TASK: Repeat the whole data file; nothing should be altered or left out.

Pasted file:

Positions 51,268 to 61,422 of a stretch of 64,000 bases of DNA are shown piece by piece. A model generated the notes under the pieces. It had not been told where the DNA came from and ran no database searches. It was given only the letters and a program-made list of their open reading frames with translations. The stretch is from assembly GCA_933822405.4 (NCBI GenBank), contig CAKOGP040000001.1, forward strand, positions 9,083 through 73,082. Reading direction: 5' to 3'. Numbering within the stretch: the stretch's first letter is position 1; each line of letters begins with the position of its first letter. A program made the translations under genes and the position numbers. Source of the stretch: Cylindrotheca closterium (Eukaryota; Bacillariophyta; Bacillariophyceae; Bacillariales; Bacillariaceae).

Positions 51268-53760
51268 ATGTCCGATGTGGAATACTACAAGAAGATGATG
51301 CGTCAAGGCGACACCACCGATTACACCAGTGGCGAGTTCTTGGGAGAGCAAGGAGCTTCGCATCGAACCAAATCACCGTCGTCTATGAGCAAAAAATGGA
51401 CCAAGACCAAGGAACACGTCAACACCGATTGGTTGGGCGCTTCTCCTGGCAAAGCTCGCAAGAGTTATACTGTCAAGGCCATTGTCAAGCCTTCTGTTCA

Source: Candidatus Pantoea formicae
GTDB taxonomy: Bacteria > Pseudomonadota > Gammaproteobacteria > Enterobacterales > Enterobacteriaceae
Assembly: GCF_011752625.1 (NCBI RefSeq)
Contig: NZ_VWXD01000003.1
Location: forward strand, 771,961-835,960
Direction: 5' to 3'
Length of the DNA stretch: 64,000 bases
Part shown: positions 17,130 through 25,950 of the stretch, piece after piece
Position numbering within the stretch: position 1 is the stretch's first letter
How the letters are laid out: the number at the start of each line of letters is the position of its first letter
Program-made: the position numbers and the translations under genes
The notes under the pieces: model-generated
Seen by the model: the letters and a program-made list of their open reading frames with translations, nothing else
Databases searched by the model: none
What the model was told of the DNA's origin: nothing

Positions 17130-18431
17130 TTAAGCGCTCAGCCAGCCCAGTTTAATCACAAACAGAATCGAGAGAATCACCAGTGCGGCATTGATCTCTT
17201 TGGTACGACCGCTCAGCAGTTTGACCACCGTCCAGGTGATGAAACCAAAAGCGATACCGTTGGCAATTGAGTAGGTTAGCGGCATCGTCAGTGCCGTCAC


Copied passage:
Positions 51,268 to 61,422 of a stretch of 64,000 bases of DNA are shown piece by piece. A model generated the notes under the pieces. It had not been told where the DNA came from and ran no database searches. It was given only the letters and a program-made list of their open reading frames with translations. The stretch is from assembly GCA_933822405.4 (NCBI GenBank), contig CAKOGP040000001.1, forward strand, positions 9,083 through 73,082. Reading direction: 5' to 3'. Numbering within the stretch: the stretch's first letter is position 1; each line of letters begins with the position of its first letter. A program made the translations under genes and the position numbers. Source of the stretch: Cylindrotheca closterium (Eukaryota; Bacillariophyta; Bacillariophyceae; Bacillariales; Bacillariaceae).

Positions 51268-53760
51268 ATGTCCGATGTGGAATACTACAAGAAGATGATG
51301 CGTCAAGGCGACACCACCGATTACACCAGTGGCGAGTTCTTGGGAGAGCAAGGAGCTTCGCATCGAACCAAATCACCGTCGTCTATGAGCAAAAAATGGA
51401 CCAAGACCAAGGAACACGTCAACACCGATTGGTTGGGCGCTTCTCCTGGCAAAGCTCGCAAGAGTTATACTGTCAAGGCCATTGTCAAGCCTTCTGTTCA

Source: Candidatus Pantoea formicae
GTDB taxonomy: Bacteria > Pseudomonadota > Gammaproteobacteria > Enterobacterales > Enterobacteriaceae
Assembly: GCF_011752625.1 (NCBI RefSeq)
Contig: NZ_VWXD01000003.1
Location: forward strand, 771,961-835,960
Direction: 5' to 3'
Length of the DNA stretch: 64,000 bases
Part shown: positions 17,130 through 25,950 of the stretch, piece after piece
Position numbering within the stretch: position 1 is the stretch's first letter
How the letters are laid out: the number at the start of each line of letters is the position of its first letter
Program-made: the position numbers and the translations under genes
The notes under the pieces: model-generated
Seen by the model: the letters and a program-made list of their open reading frames with translations, nothing else
Databases searched by the model: none
What the model was told of the DNA's origin: nothing

Positions 17130-18431
17130 TTAAGCGCTCAGCCAGCCCAGTTTAATCACAAACAGAATCGAGAGAATCACCAGTGCGGCATTGATCTCTT
17201 TGGTACGACCGCTCAGCAGTTTGACCACCGTCCAGGTGATGAAACCAAAAGCGATACCGTTGGCAATTGAGTAGGTTAGCGGCATCGTCAGTGCCGTCAC